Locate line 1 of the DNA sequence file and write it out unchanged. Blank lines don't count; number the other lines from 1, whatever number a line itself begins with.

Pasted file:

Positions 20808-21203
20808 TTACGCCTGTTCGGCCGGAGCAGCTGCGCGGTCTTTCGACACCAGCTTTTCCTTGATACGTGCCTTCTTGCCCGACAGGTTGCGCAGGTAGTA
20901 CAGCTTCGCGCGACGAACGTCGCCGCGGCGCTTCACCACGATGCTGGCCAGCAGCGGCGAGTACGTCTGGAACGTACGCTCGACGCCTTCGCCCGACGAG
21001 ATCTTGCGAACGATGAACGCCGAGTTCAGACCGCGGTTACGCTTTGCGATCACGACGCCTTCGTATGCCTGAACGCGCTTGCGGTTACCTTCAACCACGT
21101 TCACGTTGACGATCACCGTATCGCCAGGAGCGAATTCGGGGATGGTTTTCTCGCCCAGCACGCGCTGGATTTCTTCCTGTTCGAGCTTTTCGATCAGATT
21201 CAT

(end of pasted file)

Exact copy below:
Positions 20808-21203